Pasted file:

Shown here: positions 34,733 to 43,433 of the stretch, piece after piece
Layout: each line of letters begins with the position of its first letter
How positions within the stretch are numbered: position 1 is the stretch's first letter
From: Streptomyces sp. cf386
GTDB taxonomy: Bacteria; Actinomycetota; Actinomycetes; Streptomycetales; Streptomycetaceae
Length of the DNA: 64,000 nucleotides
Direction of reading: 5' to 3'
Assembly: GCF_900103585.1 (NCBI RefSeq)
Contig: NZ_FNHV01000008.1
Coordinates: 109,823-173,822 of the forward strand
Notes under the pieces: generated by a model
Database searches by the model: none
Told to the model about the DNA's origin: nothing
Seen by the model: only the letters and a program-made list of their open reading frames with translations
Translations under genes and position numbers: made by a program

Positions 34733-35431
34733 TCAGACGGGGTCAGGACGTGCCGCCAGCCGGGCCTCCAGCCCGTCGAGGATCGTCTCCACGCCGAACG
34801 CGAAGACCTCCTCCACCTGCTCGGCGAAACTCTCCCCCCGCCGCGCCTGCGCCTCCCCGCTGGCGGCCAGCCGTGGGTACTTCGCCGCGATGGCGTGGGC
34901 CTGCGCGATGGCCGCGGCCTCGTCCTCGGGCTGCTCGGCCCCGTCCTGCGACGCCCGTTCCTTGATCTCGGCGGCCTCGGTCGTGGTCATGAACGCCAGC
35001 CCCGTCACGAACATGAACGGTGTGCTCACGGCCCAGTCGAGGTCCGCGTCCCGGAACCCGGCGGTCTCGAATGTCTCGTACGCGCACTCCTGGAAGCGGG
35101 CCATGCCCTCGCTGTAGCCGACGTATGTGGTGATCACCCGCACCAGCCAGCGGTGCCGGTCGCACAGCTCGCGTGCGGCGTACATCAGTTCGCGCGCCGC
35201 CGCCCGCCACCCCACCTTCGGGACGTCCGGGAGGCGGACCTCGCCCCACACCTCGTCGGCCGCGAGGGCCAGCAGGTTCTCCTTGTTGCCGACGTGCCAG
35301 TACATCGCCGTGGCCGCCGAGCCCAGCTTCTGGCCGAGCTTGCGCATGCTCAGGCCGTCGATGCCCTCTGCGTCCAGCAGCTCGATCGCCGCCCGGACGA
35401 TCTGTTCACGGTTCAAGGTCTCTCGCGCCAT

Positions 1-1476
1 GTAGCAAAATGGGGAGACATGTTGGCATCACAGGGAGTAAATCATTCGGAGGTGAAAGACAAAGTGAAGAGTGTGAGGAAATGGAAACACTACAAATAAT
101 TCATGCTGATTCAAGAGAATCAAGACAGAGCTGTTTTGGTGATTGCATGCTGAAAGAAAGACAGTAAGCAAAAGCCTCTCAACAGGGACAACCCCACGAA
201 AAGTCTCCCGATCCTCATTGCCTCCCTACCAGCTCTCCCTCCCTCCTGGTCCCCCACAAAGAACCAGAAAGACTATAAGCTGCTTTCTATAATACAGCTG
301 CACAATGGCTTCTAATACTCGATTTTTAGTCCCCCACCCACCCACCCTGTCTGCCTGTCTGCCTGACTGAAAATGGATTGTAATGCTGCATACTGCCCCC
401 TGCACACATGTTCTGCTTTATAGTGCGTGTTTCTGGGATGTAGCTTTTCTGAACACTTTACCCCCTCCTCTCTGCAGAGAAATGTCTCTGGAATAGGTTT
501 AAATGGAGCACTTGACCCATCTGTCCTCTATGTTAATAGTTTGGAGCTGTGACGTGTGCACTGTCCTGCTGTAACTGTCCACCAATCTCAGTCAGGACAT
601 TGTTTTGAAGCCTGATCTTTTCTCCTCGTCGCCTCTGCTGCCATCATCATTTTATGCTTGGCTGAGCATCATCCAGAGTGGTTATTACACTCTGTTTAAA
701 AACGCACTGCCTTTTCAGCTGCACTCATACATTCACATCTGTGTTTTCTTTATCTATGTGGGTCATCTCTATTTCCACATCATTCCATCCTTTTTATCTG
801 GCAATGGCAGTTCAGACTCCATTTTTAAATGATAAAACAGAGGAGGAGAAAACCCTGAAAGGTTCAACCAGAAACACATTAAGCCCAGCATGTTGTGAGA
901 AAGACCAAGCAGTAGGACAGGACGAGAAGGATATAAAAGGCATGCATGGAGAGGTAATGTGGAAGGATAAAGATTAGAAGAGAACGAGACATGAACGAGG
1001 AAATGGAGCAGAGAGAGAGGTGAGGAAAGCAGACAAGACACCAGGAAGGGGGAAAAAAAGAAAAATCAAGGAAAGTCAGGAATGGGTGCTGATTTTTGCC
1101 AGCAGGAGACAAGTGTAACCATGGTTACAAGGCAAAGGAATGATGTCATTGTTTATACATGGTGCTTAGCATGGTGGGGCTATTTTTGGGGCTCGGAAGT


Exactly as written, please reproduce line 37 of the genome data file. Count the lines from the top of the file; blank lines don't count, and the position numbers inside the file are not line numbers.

1101 AGCAGGAGACAAGTGTAACCATGGTTACAAGGCAAAGGAATGATGTCATTGTTTATACATGGTGCTTAGCATGGTGGGGCTATTTTTGGGGCTCGGAAGT